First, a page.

- View Agency Reports
- Appendix A: Local traffic stops in proportion to state racial composition
- Appendix B: Disparity indexes for 2000-2006 are compared
- Appendix C: Key indicators using 2000 census figures for each jurisdiction
Concerns by the citizens of Missouri and the Missouri legislature regarding allegations of racial profiling by law enforcement prompted the passage of state law Section 590.650, RSMo (2000), which was enacted Aug. 28, 2000. Racial profiling has been defined as the inappropriate use of race by law enforcement when making a decision to stop, search or arrest a motorist.
Missouri’s state law requires that all peace officers in the state report specific information including a driver’s race for each vehicle stop made in the state. Law enforcement agencies are required to turn in the data to the Attorney General, and the Attorney General is required to compile the data and report to the Governor no later than June 1 of each year. The law allows the Governor to withhold state funds for any agency that does not comply with the law. State law requires that all information be reported to the Attorney General’s Office by March 1.
The summary of statewide racial profiling data has been provided by Scott H. Decker, professor and director of the School of Criminology and Criminal Justice at Arizona State University; Richard Rosenfeld, professor in the Department of Criminology and Criminal Justice at the University of Missouri-St. Louis; and Jeffrey Rojek, assistant professor in the Department of Criminology and Criminal Justice at the University of South Carolina.
Table 1. 2006 statewide summary of results
|Statewide population %||100%||84.11%||10.90%||2.09%||1.40%||.44%||1.07%|
|Disparity index||– – –||.95||1.49||1.09||.58||.19||.62|
|Contraband hit rate||21.19%||22.61%||18.72%||14.35%||15.86%||26.52%||16.88%|
|Notes: Population figures are 2006 census estimates for persons 16 and older who designated a single race. Hispanics may be of any race. Other includes persons of mixed race and unknown race.
Disparity index = (proportion of stops / proportion of population). A value of 1 represents no disparity; values greater than 1 indicate over-representation, values less than 1 indicate under-representation.
Search rate = (searches / stops) X 100.
Contraband hit rate = (searches with contraband found / total searches) X 100.
Arrest rate = (arrests / stops) X 100.
II. STATEWIDE FINDINGS
This report summarizes the data from 635 law enforcement agencies in Missouri for 2006. An additional 53 agencies indicated they made no vehicle stops during the year. Footnote 1 This represents 90 percent of the 708 law enforcement agencies in the state. (An additional 54 of those agencies indicated they made no vehicle stops during the year.)
The agencies filing reports recorded a total of 1,603,245 vehicle stops, resulting in 128,377 searches and 94,286 arrests. Table 1 breaks out the stops, searches and arrests by race and ethnic group.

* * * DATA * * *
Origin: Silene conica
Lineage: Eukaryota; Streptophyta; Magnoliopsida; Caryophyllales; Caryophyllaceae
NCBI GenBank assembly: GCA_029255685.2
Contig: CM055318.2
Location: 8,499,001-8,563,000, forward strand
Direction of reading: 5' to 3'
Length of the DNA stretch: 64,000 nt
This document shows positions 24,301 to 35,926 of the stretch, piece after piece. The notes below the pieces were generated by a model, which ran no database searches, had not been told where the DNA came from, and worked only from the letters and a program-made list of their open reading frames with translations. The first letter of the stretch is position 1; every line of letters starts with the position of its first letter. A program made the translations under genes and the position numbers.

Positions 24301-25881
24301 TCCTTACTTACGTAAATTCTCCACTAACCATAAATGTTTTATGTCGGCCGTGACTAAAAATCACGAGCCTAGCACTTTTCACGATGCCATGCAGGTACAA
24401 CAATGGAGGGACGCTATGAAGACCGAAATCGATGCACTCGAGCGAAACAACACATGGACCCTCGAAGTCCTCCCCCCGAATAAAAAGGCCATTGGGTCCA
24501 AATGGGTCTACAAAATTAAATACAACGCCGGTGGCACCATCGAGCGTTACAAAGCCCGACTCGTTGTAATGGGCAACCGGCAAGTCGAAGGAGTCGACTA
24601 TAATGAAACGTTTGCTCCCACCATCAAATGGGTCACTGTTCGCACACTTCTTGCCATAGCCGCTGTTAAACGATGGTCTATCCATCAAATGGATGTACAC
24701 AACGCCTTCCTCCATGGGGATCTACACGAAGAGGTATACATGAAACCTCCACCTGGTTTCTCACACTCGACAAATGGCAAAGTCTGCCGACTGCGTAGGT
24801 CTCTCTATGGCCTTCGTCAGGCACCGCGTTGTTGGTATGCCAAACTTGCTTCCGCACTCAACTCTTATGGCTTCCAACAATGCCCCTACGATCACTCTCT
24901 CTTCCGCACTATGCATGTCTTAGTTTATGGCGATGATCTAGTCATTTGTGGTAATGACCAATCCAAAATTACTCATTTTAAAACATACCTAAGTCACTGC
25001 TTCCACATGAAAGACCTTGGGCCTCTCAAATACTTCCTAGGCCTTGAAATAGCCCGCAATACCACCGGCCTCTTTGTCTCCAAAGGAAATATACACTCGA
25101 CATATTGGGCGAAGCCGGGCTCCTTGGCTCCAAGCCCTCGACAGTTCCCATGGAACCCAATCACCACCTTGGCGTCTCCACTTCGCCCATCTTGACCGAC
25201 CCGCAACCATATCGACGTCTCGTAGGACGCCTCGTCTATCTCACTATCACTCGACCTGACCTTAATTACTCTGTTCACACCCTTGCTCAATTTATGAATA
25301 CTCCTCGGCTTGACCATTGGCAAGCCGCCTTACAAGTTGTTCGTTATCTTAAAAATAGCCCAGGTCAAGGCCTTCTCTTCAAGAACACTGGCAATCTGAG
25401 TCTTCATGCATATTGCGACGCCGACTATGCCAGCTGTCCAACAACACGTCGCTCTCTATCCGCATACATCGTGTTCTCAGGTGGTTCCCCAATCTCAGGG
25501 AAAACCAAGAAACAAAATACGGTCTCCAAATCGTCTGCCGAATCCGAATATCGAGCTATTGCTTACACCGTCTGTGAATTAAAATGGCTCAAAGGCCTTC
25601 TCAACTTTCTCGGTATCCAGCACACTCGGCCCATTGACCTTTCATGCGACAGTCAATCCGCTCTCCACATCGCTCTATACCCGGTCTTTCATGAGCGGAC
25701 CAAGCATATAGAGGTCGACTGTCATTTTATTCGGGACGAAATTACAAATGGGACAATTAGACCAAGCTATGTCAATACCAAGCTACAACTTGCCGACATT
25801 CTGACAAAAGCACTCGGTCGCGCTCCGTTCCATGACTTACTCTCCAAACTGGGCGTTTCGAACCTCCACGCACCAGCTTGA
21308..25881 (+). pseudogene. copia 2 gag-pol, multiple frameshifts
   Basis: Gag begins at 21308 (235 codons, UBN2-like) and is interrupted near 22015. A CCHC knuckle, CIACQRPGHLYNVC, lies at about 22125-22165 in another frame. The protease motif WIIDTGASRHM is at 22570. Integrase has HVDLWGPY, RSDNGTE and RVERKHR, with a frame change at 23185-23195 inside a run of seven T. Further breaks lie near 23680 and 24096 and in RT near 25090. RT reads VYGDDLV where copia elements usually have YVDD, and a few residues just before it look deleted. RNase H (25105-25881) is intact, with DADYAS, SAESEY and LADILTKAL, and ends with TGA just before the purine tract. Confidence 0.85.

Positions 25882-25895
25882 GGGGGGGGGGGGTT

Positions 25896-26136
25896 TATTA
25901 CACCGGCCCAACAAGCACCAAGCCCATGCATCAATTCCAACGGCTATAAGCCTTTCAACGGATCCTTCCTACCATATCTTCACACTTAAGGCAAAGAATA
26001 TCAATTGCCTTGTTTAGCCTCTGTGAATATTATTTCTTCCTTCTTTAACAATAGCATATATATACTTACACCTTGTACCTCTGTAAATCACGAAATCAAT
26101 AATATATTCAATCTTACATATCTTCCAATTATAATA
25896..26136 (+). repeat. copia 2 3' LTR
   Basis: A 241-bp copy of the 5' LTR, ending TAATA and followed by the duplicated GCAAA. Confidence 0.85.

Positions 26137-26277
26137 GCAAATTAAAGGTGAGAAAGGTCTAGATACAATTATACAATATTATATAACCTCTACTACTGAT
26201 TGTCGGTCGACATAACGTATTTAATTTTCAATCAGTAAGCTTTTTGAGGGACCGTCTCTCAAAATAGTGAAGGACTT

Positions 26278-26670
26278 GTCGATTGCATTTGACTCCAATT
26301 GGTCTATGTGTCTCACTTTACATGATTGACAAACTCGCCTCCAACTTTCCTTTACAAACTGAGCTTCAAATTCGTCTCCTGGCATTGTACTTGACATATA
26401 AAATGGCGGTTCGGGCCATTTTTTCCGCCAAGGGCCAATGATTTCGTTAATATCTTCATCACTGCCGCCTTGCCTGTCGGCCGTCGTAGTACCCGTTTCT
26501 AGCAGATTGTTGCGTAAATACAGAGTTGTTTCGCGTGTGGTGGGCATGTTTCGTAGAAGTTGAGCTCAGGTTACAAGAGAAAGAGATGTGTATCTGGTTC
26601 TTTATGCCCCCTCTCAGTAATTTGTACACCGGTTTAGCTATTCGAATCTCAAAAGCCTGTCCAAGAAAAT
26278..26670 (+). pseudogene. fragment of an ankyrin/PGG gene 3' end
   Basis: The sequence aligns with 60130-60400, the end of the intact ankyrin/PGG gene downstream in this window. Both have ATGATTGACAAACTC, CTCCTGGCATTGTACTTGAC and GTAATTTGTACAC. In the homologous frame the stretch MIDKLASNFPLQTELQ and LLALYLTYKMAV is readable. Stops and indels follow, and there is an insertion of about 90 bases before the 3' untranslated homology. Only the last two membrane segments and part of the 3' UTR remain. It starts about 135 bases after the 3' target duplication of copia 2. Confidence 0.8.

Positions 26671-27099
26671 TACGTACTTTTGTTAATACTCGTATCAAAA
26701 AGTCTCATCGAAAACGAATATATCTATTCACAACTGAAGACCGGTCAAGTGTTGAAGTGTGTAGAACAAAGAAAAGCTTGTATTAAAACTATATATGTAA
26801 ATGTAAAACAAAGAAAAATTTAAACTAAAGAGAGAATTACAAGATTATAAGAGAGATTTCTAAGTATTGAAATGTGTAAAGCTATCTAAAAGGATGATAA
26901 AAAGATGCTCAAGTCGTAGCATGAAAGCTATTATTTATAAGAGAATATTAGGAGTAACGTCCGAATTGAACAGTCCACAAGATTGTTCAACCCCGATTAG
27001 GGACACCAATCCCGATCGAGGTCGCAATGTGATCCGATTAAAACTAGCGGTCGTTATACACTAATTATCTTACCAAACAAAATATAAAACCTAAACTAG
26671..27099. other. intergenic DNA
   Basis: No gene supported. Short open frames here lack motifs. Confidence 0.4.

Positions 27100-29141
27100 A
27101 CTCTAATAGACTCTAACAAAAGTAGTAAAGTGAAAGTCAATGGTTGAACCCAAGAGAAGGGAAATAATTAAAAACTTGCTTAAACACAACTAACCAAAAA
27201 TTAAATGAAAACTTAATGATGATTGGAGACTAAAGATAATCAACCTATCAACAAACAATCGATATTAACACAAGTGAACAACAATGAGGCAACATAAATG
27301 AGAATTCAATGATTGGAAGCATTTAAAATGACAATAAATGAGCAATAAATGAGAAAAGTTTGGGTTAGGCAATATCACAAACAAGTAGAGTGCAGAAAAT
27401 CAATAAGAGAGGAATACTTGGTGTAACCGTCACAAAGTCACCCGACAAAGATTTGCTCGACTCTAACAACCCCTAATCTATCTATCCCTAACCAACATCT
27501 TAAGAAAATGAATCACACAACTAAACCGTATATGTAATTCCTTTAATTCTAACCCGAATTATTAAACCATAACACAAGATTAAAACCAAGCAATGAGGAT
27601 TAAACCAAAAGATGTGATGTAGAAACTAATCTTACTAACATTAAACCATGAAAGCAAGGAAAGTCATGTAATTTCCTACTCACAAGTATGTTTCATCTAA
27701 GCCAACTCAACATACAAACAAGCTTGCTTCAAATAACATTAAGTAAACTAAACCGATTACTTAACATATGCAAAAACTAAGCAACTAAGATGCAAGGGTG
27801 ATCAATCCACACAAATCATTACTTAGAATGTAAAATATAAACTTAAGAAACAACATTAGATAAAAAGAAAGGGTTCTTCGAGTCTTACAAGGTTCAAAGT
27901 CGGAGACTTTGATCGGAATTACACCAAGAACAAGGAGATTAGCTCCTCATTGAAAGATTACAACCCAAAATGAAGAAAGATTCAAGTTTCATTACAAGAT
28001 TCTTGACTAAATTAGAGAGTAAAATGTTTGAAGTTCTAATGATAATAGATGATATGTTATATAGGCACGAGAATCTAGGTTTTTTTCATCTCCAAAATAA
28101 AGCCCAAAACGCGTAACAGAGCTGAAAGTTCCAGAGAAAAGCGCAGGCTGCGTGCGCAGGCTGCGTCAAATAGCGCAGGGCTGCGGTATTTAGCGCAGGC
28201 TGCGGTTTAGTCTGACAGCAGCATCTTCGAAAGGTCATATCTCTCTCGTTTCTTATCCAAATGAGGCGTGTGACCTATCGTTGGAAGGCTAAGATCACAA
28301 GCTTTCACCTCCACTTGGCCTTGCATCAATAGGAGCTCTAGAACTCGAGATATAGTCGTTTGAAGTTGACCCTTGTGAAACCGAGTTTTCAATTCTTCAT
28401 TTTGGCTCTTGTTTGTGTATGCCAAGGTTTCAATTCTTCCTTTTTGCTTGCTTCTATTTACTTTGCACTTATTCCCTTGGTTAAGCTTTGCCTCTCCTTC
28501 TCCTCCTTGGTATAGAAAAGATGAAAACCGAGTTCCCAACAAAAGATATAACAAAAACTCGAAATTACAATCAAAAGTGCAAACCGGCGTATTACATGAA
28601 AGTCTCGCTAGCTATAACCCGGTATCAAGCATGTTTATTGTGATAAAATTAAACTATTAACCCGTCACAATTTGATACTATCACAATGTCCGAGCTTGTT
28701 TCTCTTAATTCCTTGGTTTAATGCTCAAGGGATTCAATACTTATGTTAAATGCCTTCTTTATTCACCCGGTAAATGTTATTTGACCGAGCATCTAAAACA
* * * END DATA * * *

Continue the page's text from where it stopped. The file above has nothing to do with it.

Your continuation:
The population totals in the table are census estimates for 2006 compiled by Geolytics Inc. In reports for years prior to 2005, the population totals were from the 2000 census. The estimated totals are used in this report to reflect population change in Missouri since 2000. “These estimates,” according to the U.S. Census Bureau, “are used in federal funding allocations, as denominators for vital rates and per capita time series, as survey controls, and in monitoring recent demographic changes” (emphasis added; see www.census.gov/popest/).
Four summary indicators are included in Table 1 that may be useful in initiating further assessments of racial profiling in vehicle stops. The first, termed the “disparity index,” relates each group’s proportion of total vehicle stops to its proportion of the driving-age population 16 and older.
A value of 1 on this index indicates that a group’s proportion of vehicle stops equals its population proportion: it is neither “under-represented” nor “overrepresented” in vehicle stops. Values above 1 indicate over-representation, and those below 1 indicate underrepresentation. For example, the 1,280,884 whites who were stopped accounted for 79.9 percent of all vehicle stops in 2006.
Whites comprise an estimated 84.1 percent of Missouri’s driving age population. The value for whites on the disparity index is, therefore, .95 (.7989107/.8410582). Whites were stopped, in other words, at slightly below the rate we would expect based on their fraction of the estimated population age 16 and older.
The same is not the case for several of the other groups. African-Americans represent 10.9 percent of the population 16 and older but 16.3 percent of all vehicle stops, for a value on the disparity index of 1.49. African-Americans were stopped at a rate 49 percent greater than expected based solely on their proportion of the population 16 and older.
Hispanics were stopped at a rate slightly above their population proportion, and Asians, American Indians, and persons of mixed or unknown race were stopped at a rate well below their proportion of the driving-age population.
The values on the disparity index for the groups can be compared directly to one another. For example, the likelihood that an African-American motorist was stopped is 1.57 times that of a white motorist (1.49/.95). In other words, African-Americans were 57 percent more likely than whites to be stopped in 2006.
The disparity index is a gauge of the likelihood drivers of a given race or ethnic group are stopped based on their proportion of the residential population 16 and older, and not on the population of motorists on the state’s streets, roads and highways.